The car engine started, and then rumbled off, bringing her mom and Baby Shirley away…
Emily sat up suddenly. Her head throbbed, and she slammed back down, moaning and grimacing at the pain. Her head and heart were throbbing and pounding in unison, as she squirmed around, careful not to roll off the bed. Her back was sweating, and her hands were clammy. The bedsheet and the covers were thick, but comfortable, while her hospital robe was scratchy, and sticky.
Now that there were no distractions, and no one was looking at her, tears poured out of Emily’s eyes. They were hot, and couldn’t seem to fall out fast enough. Sighing, she looked back at Cherlyn. She slumbered peacefully, a small snore escaping from her.
Emily stopped, and felt herself shrinking, withering. If Cherlyn woke up, what would she do? She knew she was fully responsible. Now that she thought about it, would it go on her criminal record when she grew up?
Shaking her head, she sighed and shuffled to the window seat, with her face tilted toward the giant window, gazing at the buildings far, far away. They were at least 20 stories high, because she knew these private rooms were on the highest floors.
She knew the private rooms were expensive, so, who was going to pay for them? The government? Her only aunt and uncle? Or her grandparents. With an exasperated sigh, she splayed her hands out onto the cool glass, humming to herself softly.
Just then, the door swung open, stopping just before it hit the wall. She heard someone suck in a breath, before wheeling a cart in.
Emily sat up, and looked at the door. It was a young nurse, who looked in her 20s. Her hair was pulled back in a tight bun, like every other nurse, and she wore a white penny-skirt with a white suit.
The lady smiled kindly, and pulled in the cart loaded with food, keeping the door open with her foot. “Good evening, Emily, I’m Cara, your primary nurse. How was your sleep? Do you want to wash up? I’ve got dinner ready,” she smiled again, and whisked off the lids of the platters of food.
There were 6 platters of food, each with a specific amount of food. There was a bowl of oatmeal, a box of milk, a bun with cream, and a butter muffin. In the middle of the bottom shelf was a container of salad covered in caesar sauce.
Emily’s mouth watered as she stood up, and walked to the bathroom. Amid all this chaos, Emily hadn’t noticed how hungry she was. Now that Cara had brought up food, she suddenly started to feel gnawing at the pit of her stomach.
The food was delicious and warm, filling up her empty stomach as she shoved down the oatmeal, biting, and sipping on the milk. She wiped her lips, and turned her head to look out the window.
Cara had left the room, leaving two plates of food, and a bit of salad on the window seat. Emily scraped off the last bit of Oatmeal from the bowl, and stuffing the last bite of the bun into her mouth, she gulped it all down with her milk.
She pushed away some of the pillows to create space to put down her plate, and grabbing her muffin, she turned around to stare out the window.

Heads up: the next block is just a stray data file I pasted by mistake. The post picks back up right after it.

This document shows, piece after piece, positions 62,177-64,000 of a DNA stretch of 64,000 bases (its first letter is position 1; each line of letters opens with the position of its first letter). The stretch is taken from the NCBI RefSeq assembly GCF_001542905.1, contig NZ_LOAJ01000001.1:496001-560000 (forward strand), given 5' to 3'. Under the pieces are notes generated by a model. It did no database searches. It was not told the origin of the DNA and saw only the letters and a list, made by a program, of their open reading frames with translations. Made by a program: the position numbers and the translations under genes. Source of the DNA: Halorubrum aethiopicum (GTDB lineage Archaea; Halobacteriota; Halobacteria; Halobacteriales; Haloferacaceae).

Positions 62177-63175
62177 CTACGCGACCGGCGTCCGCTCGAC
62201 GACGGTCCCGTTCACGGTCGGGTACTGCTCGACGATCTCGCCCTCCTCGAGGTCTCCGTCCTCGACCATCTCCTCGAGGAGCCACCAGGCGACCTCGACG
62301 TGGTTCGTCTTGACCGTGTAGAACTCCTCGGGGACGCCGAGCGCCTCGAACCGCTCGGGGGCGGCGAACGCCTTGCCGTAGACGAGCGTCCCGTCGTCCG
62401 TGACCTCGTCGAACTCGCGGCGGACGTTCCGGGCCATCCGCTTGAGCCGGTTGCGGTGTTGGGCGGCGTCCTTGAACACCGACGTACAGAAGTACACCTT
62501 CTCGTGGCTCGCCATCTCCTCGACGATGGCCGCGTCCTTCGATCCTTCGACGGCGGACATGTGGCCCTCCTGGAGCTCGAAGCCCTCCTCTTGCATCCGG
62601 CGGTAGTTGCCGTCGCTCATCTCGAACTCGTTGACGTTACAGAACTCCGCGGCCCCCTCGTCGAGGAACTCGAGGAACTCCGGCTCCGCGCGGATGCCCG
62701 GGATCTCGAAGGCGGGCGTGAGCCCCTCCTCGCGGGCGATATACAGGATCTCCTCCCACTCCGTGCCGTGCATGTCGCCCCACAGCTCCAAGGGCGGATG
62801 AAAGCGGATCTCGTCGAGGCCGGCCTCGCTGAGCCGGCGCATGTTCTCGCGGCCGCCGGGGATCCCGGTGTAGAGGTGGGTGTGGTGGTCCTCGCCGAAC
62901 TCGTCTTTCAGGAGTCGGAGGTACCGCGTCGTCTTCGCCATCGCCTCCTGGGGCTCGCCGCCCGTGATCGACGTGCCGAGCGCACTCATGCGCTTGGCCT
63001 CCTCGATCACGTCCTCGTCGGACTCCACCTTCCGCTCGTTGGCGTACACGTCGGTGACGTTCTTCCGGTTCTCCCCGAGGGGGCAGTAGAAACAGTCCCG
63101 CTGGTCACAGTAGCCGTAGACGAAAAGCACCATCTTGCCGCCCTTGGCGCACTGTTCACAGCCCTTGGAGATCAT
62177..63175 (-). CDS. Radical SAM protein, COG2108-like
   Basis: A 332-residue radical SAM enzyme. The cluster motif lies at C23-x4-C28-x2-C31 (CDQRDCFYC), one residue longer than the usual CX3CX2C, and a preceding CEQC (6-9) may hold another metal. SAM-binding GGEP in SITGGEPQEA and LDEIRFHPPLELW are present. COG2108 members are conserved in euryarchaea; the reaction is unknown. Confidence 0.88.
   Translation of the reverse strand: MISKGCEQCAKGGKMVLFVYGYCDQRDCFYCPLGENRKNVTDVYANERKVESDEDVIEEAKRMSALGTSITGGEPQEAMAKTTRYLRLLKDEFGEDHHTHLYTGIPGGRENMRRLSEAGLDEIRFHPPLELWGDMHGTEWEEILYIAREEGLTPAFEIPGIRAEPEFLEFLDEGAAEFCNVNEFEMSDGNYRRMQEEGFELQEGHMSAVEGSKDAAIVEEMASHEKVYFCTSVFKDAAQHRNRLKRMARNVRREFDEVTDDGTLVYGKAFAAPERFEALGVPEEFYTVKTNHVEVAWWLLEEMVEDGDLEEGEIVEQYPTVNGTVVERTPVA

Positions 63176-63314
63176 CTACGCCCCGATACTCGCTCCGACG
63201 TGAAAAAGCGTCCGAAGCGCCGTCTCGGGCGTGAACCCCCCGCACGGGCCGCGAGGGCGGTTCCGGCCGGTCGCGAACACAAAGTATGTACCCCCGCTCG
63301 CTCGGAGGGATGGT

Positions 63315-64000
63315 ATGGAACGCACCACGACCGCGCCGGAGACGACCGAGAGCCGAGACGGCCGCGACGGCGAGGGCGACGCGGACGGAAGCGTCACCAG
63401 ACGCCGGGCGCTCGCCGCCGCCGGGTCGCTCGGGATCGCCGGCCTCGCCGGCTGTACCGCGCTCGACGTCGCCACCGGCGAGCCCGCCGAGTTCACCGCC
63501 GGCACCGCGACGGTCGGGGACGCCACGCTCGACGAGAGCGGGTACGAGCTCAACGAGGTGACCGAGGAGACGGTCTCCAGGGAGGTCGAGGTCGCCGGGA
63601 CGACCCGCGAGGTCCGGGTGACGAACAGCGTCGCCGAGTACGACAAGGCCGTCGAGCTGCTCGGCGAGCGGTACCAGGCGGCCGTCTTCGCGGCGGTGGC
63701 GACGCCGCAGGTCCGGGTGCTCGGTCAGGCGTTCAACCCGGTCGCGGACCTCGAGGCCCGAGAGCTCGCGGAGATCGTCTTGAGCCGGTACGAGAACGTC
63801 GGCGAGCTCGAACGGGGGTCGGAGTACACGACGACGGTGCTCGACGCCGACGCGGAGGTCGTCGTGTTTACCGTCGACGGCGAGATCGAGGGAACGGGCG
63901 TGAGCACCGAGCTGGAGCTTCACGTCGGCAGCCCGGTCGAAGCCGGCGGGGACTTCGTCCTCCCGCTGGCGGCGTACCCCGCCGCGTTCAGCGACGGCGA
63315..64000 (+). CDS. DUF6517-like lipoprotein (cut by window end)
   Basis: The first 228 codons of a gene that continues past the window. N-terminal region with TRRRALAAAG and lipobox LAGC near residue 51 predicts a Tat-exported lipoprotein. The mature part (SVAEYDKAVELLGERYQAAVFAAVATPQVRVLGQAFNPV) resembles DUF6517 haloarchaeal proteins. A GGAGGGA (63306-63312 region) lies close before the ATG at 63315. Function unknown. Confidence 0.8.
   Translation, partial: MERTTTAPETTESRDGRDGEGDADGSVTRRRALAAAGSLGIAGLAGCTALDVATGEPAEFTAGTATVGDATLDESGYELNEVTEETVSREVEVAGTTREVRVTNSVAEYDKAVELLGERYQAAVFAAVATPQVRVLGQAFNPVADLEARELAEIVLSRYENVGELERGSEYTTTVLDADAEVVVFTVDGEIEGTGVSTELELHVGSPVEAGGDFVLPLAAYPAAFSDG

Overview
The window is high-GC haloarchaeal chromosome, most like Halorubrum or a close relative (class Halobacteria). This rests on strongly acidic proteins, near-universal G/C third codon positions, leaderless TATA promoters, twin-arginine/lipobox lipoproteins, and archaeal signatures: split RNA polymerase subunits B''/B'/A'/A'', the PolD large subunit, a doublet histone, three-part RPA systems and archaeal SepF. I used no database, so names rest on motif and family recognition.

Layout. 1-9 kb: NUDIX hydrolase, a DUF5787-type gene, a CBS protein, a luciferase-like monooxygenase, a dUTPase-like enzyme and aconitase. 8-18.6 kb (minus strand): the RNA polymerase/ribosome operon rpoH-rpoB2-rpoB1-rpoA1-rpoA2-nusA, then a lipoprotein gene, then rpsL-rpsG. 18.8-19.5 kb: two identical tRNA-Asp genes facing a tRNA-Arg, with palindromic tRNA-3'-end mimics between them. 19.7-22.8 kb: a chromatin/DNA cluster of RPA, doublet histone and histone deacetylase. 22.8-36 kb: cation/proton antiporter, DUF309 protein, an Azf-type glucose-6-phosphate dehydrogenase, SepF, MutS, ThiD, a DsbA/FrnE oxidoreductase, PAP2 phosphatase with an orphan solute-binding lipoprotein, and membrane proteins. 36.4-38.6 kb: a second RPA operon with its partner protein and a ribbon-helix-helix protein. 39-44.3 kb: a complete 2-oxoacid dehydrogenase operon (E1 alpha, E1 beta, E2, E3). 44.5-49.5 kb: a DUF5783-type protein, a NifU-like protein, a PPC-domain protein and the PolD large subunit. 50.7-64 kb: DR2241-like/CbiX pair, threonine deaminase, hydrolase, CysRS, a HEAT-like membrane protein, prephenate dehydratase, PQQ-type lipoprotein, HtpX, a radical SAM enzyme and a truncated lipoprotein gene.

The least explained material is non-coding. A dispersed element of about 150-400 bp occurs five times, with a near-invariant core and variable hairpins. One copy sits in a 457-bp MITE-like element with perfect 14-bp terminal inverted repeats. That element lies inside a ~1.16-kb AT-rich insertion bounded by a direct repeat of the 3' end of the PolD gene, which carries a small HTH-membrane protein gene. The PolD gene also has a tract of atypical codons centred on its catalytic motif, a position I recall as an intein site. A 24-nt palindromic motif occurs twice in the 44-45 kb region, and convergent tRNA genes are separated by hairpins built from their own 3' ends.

Each bite made her more depressed, each bite made her more anxious and guilty. Finally, she set the half of her muffin on the plate, and knocked her head on the glass. She stood up, and knocked her knees against the edge of the window seat, nervously chewing on her lip, while fiddling with her fingers.
She hurt a grunt and yawn, as Cherlyn woke up, stretching out her arms.
Emily spun around, ready to defend herself for whatever words Cherlyn wanted to throw at her.
She said nothing. Shuffling into the slippers, she sat still on the bed, staring out the window with her shoulders slumped.
Finally, Cherlyn sighed and stood up, still staring out the window, she murmured, “I won’t blame you, but I can’t not blame you either,” she straightened her back, and glanced at Emily. “You are my sister. We will help each other, and lean on each other in our new life. I can’t say our new life is started by you, but still, I can’t say it’s not. Either way, I’m sure you feel guilty enough right now,” she sighed again, and flicked her bangs over her shoulder.
“I-I’m extremely sorry,” Emily stammered, speechless and nervous. “I really am. I would never have meant to do that. And, honestly, I can just leave, you know...leave this family. It’s what I deserve.” She ducked her head, and swallowed hard, words shooting out of her mouth unwillingly.
Cherlyn bit her lip and walked forward, leaning against the window seat, a meter away from Emily. “We’re all distraught. All of us. But you’ve also got the guilt, the shame, and the regret pressing down on your shoulders. There’s no point in putting more weight, if you’ve already learned your lesson. Emily, you’re a good person, and there’s no point in ruining your reputation now. Everyone makes mistakes. And everyone deserves a second chance. Still, it’s not the second chance that everyone’s missing, it’s how they use it. You’re a part of our family, and I’m giving you your second chance. You can’t just leave now.”